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The lambda Metafunction

We can generate a metafunction class from boost::add_pointer<_1>, using MPL's lambda metafunction:

template <class X>
struct two_pointers
  : twice<typename mpl::lambda<boost::add_pointer<_1> >::type, X>

      , int**

We'll refer to metafunction classes like add_pointer_f and placeholder expressions like boost::add_pointer<_1> as lambda expressions. The term, meaning "unnamed function object," was introduced in the 1930s by the logician Alonzo Church as part of a fundamental theory of computation he called the lambda-calculus. [4] MPL uses the somewhat obscure word lambda because of its well-established precedent in functional programming languages.

[4]See for an in-depth treatment, including a reference to Church's paper proving that the equivalence of lambda expressions is in general not decidable.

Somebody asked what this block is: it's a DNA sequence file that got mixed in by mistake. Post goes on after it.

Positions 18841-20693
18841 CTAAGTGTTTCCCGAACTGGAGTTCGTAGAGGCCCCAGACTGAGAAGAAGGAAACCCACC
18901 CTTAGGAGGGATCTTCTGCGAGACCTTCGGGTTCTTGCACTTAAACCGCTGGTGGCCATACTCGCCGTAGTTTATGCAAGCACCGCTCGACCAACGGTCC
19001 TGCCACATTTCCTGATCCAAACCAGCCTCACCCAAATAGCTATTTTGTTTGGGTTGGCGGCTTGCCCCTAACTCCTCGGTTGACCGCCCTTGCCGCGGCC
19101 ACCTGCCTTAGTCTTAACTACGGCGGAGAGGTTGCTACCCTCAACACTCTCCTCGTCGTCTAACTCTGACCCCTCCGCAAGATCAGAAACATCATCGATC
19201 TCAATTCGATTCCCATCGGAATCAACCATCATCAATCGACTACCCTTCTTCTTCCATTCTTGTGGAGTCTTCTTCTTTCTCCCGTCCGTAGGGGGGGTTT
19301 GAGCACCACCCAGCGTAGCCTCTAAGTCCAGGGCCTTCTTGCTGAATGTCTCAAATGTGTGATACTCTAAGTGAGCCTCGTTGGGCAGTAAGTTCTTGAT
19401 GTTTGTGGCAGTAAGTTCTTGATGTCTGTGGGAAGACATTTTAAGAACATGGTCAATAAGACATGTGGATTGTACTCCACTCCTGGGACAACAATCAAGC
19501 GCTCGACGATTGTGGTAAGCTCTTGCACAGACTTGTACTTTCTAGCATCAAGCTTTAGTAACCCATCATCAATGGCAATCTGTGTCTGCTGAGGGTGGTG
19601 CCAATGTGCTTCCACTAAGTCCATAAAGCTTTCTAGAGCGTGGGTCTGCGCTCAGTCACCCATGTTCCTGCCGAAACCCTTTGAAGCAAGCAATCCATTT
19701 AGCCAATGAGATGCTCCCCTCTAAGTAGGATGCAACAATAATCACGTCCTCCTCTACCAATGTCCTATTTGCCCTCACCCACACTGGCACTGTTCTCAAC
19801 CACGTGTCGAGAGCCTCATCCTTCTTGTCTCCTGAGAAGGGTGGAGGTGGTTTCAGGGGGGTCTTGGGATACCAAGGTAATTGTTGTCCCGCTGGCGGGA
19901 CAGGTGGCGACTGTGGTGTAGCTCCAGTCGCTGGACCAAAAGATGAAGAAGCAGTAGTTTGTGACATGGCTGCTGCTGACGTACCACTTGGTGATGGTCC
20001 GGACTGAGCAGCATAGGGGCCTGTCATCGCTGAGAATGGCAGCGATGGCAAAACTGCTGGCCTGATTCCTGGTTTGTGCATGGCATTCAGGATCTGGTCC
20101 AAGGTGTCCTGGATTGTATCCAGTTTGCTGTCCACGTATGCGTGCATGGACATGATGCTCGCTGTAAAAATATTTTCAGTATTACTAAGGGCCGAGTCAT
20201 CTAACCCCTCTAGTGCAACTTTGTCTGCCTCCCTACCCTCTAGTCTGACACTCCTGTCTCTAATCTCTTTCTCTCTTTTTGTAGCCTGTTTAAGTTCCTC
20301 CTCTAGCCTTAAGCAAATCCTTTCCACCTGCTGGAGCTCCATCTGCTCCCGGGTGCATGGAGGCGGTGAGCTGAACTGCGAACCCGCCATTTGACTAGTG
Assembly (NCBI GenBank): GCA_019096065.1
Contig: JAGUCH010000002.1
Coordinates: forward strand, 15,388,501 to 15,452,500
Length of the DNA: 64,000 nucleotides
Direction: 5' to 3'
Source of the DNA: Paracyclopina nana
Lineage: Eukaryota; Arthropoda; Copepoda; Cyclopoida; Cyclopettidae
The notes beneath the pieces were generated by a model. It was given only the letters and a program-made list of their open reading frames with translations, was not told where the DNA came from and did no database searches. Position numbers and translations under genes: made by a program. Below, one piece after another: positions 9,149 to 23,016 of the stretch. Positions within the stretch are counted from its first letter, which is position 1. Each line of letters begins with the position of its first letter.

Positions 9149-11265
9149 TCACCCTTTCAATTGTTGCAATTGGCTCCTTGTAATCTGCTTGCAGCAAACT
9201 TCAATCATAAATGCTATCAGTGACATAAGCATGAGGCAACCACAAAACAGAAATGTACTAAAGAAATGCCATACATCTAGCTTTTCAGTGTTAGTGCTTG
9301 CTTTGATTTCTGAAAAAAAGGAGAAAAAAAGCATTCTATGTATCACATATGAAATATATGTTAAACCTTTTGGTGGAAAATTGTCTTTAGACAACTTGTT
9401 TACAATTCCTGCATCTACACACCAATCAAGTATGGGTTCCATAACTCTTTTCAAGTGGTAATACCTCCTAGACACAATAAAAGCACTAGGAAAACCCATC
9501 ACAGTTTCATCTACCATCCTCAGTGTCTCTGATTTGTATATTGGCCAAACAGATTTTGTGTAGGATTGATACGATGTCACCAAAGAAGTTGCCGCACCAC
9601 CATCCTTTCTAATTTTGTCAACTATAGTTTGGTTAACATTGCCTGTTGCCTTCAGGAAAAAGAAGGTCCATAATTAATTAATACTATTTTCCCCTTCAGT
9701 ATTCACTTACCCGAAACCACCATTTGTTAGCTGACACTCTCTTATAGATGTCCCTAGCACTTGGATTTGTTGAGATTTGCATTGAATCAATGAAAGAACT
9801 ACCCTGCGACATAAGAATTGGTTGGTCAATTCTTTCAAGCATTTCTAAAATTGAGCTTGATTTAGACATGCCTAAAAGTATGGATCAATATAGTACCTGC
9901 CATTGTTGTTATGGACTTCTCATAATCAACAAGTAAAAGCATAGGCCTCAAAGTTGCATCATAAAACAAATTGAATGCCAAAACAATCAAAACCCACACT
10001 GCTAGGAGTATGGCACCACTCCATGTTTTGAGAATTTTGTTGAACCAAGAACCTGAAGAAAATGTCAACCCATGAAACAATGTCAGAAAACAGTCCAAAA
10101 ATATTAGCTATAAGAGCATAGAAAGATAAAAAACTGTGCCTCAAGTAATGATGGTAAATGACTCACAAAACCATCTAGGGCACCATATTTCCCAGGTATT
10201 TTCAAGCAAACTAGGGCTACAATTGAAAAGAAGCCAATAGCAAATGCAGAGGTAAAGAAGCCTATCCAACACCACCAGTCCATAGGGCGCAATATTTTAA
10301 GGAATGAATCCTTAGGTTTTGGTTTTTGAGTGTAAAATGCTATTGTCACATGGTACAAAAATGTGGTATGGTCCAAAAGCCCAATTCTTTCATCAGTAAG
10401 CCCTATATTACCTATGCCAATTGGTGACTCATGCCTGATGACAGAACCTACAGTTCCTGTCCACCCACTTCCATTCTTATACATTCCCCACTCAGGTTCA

Although its primary purpose is to turn placeholder expressions into metafunction classes, mpl::lambda can accept any lambda expression, even if it's already a metafunction class. In that case, lambda returns its argument unchanged. MPL algorithms like transform call lambda internally, before invoking the resulting metafunction class, so that they work equally well with either kind of lambda expression. We can apply the same strategy to twice:

template <class F, class X>
struct twice
   : apply1<
         typename mpl::lambda<F>::type
       , typename apply1<
             typename mpl::lambda<F>::type
           , X

Now we can use twice with metafunction classes and placeholder expressions:

int* x;

twice<add_pointer_f, int>::type           p = &x;
twice<boost::add_pointer<_1>, int>::type q = &x;